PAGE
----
Even Werth was impressed with how far he hit the ball.
“I’ve been in some pretty cool places in this ballpark but never there,” he said.
Freddy Galvis tied the game with a homer against Gio Gonzalez in the fifth, but the Nats went ahead in the seventh when they rallied for a two-out run against Morgan. The lefty allowed a two-out double to Anthony Rendon to extend the inning and an RBI single to Wilson Ramos on a full-count pitch.
“I’ve got to be able to finish,” Morgan said.
Morgan did have the best of his 16 starts in the majors this season, giving up just the two runs and three hits. He enjoyed working with new catcher A.J. Ellis and Mackanin said he liked the way Ellis called the game.
Morgan pitched well enough that he could have had a different fate. The same could be said for Thompson and Eickhoff the previous two nights.
Four hits. Three hits. Two hits.
As Mackanin said, “Nine hits in a three-game series just isn’t going to cut it.”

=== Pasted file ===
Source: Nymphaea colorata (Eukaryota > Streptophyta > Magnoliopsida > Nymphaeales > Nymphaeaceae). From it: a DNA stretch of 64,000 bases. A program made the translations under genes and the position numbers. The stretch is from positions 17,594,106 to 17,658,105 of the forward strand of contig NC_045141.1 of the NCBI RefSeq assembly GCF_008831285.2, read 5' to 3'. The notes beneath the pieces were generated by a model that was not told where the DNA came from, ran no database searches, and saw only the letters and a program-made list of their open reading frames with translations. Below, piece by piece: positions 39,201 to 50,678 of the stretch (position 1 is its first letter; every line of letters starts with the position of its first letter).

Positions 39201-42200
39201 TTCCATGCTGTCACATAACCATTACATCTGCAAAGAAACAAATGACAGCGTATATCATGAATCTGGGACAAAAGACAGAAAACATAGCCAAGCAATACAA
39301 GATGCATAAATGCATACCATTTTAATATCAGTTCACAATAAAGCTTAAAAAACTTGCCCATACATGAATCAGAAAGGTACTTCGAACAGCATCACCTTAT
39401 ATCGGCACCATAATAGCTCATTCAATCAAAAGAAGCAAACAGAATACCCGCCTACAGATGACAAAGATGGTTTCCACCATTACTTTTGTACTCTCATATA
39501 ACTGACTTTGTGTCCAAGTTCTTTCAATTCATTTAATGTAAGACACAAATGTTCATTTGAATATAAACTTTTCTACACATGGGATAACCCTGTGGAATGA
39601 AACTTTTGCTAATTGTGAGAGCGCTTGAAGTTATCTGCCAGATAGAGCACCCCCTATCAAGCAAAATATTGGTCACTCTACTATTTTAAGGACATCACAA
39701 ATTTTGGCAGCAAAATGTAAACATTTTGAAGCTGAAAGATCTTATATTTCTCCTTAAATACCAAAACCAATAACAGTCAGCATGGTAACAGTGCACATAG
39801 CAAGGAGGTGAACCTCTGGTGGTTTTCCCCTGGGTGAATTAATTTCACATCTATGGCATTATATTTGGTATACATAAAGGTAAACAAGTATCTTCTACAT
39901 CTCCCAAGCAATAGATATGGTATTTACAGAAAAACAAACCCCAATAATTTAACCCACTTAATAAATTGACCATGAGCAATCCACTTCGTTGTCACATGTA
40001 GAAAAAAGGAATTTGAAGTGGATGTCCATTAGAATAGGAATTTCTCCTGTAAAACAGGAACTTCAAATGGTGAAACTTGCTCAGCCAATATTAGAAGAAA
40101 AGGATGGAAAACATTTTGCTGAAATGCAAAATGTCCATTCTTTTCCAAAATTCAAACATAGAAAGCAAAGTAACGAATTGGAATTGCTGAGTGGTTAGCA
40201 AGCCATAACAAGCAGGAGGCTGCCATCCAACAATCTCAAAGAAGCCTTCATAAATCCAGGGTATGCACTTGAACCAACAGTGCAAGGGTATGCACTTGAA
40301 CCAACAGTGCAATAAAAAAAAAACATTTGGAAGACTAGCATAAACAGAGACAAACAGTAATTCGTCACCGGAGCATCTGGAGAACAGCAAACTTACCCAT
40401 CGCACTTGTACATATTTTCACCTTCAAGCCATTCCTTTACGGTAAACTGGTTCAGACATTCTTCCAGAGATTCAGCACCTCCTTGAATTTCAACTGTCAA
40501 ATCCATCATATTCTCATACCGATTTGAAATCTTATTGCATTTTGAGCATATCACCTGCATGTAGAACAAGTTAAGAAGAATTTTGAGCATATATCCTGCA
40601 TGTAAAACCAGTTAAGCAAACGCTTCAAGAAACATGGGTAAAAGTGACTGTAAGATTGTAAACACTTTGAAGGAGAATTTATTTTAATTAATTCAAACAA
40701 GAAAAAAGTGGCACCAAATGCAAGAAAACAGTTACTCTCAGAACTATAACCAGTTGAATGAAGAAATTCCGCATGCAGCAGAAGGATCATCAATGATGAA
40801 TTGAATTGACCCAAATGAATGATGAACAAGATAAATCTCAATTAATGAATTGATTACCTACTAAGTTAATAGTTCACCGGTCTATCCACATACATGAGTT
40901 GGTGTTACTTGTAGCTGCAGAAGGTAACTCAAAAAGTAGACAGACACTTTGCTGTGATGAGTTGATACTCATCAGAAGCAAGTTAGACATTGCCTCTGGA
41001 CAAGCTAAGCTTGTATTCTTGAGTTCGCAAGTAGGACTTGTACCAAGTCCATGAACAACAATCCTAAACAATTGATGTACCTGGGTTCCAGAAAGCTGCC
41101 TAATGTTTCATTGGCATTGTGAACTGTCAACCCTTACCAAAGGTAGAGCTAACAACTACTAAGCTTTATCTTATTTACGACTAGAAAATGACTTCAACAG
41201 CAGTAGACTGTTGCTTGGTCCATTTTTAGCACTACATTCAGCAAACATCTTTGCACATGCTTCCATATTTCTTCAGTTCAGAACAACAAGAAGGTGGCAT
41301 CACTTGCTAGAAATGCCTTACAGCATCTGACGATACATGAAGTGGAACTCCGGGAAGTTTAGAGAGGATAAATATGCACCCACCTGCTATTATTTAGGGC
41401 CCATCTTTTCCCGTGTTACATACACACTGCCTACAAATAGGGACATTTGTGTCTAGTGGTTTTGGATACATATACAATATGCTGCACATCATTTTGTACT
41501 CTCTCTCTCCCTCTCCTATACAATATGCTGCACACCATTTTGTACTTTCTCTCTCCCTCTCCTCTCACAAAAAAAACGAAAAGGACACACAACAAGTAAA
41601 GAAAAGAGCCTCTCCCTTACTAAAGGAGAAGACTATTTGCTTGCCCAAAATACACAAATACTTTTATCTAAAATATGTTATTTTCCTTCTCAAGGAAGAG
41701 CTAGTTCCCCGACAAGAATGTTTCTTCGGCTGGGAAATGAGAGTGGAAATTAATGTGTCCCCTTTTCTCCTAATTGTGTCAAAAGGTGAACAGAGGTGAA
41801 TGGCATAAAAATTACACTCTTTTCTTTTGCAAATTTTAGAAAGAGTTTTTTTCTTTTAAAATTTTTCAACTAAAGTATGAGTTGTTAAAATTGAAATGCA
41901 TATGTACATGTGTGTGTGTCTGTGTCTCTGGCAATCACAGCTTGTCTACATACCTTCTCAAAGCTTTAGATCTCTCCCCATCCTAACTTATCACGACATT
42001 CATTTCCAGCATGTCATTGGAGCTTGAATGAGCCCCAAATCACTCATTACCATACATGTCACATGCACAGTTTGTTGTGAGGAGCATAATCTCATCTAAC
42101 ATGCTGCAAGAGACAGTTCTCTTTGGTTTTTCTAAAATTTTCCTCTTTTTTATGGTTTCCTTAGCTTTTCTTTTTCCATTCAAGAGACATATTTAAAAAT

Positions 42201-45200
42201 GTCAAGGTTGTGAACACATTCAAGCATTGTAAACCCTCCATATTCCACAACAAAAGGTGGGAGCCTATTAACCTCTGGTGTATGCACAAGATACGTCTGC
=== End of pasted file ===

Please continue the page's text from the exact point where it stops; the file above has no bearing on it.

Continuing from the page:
Jon Dorenbos' magic run continues.
The Eagles' long snapper on Wednesday was voted into the finals of NBC's America's Got Talent.
Dorenbos performed this incredible trick Tuesday night to advance.
Shortly after receiving the results, Dorenbos expressed his gratitude.
Dorenbos will play in the Eagles' preseason finale on Thursday night. He'll get some time off from the show, as he was part of the first semifinals. The second semis round starts next week.
This is all super cool. Dorenbos' magic has lots of meaning. If you don't know about his story, read it here.
The Phillies’ losing streak against the Washington Nationals this season rose to nine games in a 2-1 loss Wednesday night at Citizens Bank Park.
The Phils gave up five first-inning runs and had just nine hits in being swept in the three-game series. They had four hits Monday night, three on Tuesday and two on Wednesday.
The Phils entered the game hitting .239 as a team. Only San Diego was worse in the majors.